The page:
6. Have you been working on Magic Lantern for the 7d?
I have been spending quite a bit of time on it. The firmware loader appears to be doing more checks on the firmware file, making it harderto replace Canon’s with my own. But I’m confident that sometime soon we’ll have support for the 7D.

7. You recently added 1080i while recording on the 5d, any plans to enablethe camera LCD and still feed to a directors monitor?
This isn’t likely to work out for technical reasons, but is asked frequently enough to have its own FAQ: Magic Lantern FAQ

8. Have you made millions with Magic Lantern?
Not exactly millions, but I have met lots of very passionate cinematographers and film makers. Many of the users and manufacturers have generously donated equipment and funds to the project The user community of Magic Lantern has been really incredible in their support and their patience. There is a dedicated set of beta testers on the ml-level mailing list who try out my latest builds and a group who are very active in providing user support on the forums. I’m only working on the project nights and weekends, so progress has not been as rapid as I would like sometimes and questions frequently get missed. Here’s a partial list of folks who have been very active in supporting the project: Thanks

9. Where do you see Magic Lantern a year from now?
Hopefully not sued by Canon… More seriously, that’s a very good question. In an ideal world,Canon would supply a firmware with all of the features that everyone wants, but I suspect that they will be more conservative in what they add to the 5D Mark II, 7D and upcoming 1D Mark IV. I’m hoping that Magic Lantern will have full support for all three of the camera bodies with similar feature sets. It would be great if Canon Would provide some documentation to make this easier, although I’m committed to making it work without their support. One of my main goals is to make Magic Lantern -the- open platform for digital 35mm cinematography. One way to do that is to make it easier for everyone to contribute. Ideally we will have transitioned the GUI code and most of the camera functions to a scripting language and made it easier for higher-level programmers to write new extensions for the firmware. The barrier-to-entry right now is fairly high: to add new functions to Magic Lantern requires downloading sources, cross-compiling them, linking against a dissected firmware header and hoping that things won’t go all pear-shaped. With a scripting language we lower the barrier to just editing a text file on the CF card. At that point it becomes much, much easier to try things out and I hope that every DSLR filmmaker gives it a try.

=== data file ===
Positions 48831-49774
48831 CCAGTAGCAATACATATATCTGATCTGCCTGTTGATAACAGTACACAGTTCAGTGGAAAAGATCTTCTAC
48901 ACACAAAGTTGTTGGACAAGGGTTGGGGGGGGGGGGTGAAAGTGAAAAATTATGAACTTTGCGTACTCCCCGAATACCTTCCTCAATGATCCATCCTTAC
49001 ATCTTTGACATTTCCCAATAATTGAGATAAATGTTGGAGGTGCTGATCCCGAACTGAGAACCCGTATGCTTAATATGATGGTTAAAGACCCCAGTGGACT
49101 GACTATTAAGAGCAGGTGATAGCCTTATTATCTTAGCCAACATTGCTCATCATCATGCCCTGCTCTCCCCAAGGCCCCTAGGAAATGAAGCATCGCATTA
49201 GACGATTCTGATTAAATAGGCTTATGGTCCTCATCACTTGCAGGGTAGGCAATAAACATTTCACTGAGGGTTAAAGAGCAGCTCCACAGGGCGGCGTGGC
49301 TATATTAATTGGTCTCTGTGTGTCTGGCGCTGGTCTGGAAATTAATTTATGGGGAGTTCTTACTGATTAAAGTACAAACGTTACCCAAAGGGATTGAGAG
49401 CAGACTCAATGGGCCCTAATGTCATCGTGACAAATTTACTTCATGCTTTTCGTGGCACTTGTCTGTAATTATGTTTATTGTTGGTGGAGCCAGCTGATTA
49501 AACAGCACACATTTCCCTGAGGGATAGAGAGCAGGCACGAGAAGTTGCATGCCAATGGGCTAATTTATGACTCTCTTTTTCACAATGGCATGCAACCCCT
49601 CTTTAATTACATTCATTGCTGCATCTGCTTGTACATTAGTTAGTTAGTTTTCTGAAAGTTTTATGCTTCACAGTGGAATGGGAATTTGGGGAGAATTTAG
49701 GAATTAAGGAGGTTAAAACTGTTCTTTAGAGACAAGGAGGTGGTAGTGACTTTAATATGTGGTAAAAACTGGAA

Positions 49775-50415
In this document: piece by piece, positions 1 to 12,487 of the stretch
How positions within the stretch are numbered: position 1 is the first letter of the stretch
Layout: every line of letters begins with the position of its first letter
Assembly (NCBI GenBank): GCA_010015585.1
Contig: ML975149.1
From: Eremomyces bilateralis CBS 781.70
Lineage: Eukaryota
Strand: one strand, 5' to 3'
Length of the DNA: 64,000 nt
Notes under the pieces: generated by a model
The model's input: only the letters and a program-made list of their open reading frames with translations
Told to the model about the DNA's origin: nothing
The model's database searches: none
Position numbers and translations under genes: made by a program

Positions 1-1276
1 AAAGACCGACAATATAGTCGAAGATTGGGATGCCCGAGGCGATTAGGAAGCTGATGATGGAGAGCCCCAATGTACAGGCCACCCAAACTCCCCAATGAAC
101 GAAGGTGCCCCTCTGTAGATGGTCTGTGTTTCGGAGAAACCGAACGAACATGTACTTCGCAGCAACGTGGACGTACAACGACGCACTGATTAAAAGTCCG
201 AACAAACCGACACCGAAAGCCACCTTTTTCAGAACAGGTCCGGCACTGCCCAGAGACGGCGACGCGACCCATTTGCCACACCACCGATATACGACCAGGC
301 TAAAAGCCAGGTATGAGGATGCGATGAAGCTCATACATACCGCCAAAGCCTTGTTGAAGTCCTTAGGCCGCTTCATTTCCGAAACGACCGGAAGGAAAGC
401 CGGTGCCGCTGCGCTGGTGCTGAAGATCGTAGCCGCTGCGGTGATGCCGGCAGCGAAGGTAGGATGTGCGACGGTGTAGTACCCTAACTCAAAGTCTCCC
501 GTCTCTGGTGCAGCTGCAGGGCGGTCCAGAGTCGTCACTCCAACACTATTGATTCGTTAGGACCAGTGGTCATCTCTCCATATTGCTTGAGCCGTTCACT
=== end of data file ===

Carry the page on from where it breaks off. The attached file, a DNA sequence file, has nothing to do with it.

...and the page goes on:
10. Are you still looking for a steadicam Rig?
I’m still looking for a steadicam and additional pieces of kit to improve my own film making.